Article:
Peaceful solution is "virtually impossible"

More than 150,000 people have fled the violence in Syria Keystone

Syria’s security authorities may have been dealt a blow in last week’s deadly attack in Damascus, but Bashar al-Assad’s regime still has a few trump cards up its sleeve, according to Geneva-based expert Mohammad-Reza Djalili.

This content was published on July 25, 2012

The former professor of the Graduate Institute of International and Development Studies says Assad could try to withdraw to a stronghold in the Alawite mountains on the Mediterranean coast.

Djalili, a political scientist, says however a peaceful solution to the Syrian conflict now looks “virtually impossible”. And should Assad’s regime collapse, then “Iran will go down with it”, as the Syrian leader plays a crucial element in Tehran’s regional policy. Is the regime of President Assad about to collapse after last week’s bomb attack which killed at least four of its top figures?

Mohammad-Reza Djalili: The attack in the heart of Damascus at the national security headquarters certainly had a strong symbolic impact, but it did not decapitate the regime. Assad still holds important trump cards.

It is supported by the Alawi, Christian and a part of the Sunni communities which make up more than a third of the Syrian population. Also the military and the whole repressive system remain very powerful despite some high-ranking army generals turning their back on the regime.

The threat to use chemical weapons against a foreign intervention is part of the war of nerves. Is there a risk that the conflict could spread to other neighbouring countries?

M-R.D.: It has already happened as we can see from the thousands of Syrians who have fled to Lebanon. The two countries are closely linked and a crisis in Syria inevitably has an impact on Lebanon. But let’s hope it does not lead to renewed internal strife.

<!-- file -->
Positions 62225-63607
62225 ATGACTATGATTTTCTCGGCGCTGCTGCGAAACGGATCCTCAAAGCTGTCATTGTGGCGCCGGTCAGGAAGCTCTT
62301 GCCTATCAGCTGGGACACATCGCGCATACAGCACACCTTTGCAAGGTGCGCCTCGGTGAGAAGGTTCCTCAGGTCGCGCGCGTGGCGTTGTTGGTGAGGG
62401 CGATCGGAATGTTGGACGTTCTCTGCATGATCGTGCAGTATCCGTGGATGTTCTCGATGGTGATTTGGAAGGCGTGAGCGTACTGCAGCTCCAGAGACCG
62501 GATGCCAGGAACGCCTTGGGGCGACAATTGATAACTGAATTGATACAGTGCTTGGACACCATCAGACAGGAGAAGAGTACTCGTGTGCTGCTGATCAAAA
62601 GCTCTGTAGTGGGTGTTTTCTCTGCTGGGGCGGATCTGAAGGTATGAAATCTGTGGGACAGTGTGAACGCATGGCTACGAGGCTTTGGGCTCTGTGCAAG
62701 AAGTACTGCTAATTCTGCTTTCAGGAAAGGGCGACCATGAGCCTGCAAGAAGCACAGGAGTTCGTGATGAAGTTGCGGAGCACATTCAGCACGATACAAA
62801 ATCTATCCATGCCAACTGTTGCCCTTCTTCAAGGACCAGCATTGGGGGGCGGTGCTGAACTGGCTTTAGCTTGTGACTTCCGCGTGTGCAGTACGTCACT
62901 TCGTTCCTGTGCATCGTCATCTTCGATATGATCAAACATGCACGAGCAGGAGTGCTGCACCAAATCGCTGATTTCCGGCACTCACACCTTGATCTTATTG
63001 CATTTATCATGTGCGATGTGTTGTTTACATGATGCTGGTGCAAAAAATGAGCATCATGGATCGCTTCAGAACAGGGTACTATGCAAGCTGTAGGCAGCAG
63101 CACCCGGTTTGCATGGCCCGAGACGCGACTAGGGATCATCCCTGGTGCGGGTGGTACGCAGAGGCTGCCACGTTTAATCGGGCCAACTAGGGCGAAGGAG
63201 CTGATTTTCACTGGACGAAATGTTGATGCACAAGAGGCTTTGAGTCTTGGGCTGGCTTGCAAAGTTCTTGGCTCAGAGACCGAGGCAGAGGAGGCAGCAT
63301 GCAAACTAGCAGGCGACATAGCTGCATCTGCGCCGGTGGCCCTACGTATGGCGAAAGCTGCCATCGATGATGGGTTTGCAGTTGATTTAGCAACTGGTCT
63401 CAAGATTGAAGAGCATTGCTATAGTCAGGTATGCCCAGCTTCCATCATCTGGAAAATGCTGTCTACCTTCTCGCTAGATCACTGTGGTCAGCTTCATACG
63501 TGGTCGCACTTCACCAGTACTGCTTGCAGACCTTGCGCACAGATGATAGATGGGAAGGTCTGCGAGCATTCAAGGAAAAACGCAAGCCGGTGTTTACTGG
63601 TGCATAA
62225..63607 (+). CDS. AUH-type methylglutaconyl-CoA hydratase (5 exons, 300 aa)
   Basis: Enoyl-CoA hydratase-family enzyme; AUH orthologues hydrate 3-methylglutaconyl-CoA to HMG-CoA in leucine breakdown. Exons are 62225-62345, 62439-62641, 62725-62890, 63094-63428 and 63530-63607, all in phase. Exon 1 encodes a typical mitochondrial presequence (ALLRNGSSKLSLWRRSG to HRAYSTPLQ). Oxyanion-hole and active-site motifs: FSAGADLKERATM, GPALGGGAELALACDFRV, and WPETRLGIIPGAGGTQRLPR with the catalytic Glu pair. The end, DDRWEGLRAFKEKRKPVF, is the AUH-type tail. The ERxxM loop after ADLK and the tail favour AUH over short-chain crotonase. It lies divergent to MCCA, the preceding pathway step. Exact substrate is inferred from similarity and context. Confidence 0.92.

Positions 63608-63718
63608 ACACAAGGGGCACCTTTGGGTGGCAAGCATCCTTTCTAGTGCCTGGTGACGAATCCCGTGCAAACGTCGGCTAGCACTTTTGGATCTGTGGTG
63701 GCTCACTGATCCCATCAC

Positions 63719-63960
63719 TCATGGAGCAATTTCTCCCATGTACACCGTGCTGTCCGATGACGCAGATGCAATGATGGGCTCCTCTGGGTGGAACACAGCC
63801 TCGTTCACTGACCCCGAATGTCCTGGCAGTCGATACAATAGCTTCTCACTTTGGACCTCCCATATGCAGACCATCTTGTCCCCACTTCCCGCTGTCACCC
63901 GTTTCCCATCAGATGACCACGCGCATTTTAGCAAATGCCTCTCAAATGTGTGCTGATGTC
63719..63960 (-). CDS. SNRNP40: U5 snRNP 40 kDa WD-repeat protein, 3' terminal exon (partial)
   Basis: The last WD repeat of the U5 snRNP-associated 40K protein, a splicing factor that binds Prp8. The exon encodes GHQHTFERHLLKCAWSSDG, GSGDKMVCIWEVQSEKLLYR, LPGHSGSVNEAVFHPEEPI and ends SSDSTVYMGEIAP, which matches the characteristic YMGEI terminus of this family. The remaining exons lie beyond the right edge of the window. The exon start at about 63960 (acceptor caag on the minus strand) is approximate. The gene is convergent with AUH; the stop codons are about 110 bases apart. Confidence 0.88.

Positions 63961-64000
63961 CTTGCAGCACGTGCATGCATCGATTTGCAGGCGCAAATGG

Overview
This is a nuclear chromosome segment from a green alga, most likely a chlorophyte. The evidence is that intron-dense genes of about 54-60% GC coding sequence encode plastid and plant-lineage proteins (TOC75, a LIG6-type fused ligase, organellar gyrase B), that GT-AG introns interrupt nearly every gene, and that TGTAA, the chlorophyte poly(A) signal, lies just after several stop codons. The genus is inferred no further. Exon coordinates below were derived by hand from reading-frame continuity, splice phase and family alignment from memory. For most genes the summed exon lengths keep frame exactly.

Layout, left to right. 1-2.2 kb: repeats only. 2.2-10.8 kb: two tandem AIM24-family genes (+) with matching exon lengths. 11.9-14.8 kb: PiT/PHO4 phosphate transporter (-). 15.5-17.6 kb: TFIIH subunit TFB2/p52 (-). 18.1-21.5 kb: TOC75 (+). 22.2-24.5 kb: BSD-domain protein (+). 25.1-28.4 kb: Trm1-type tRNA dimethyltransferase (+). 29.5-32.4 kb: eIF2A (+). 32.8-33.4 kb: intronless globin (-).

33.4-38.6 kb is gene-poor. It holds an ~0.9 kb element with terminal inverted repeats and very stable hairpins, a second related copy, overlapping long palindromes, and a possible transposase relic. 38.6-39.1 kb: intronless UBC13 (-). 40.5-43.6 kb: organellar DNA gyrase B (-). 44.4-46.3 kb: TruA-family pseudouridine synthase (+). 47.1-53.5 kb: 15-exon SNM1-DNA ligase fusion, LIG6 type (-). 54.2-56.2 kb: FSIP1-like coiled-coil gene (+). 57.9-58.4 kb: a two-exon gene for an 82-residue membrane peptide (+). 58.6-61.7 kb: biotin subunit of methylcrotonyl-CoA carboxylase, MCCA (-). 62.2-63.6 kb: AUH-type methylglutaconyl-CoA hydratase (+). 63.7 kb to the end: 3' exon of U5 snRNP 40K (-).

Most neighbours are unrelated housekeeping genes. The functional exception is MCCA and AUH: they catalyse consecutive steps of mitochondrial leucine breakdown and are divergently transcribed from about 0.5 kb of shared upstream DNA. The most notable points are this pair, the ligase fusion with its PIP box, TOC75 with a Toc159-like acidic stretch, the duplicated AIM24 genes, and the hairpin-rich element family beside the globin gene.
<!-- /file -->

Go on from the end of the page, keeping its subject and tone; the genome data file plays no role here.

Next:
Jordan, as well as Turkey with its Kurdish minority, are also drawn into it. Does Syria face a similar situation to Lebanon and is it likely to get bogged down in a civil war?

M-R.D.: We can’t exclude it as the ethnic and religious make-up of the two countries are very much alike.

It remains to be seen how the complex situation is going to unfold. Syria needs a thorough change at the top if it wants to escape civil strife.

Assad and his political entourage might also decide to flee to a mountainous Alawi stronghold in the northwest of the country  to set up a separate entity from where they could try to regain power.

In such a case the regime might want to provoke a confrontation with opponents and Syria might be split as a result. Is it possible to avoid a settling of accounts between the different communities when the Assad regime falls?

M-R.D.: I’m afraid it is virtually impossible and no longer realistic. A more or less peaceful solution was only possible in the first ten months of the conflict. To what extent does the Syrian conflict show a new balance of power between emerging economies and the West?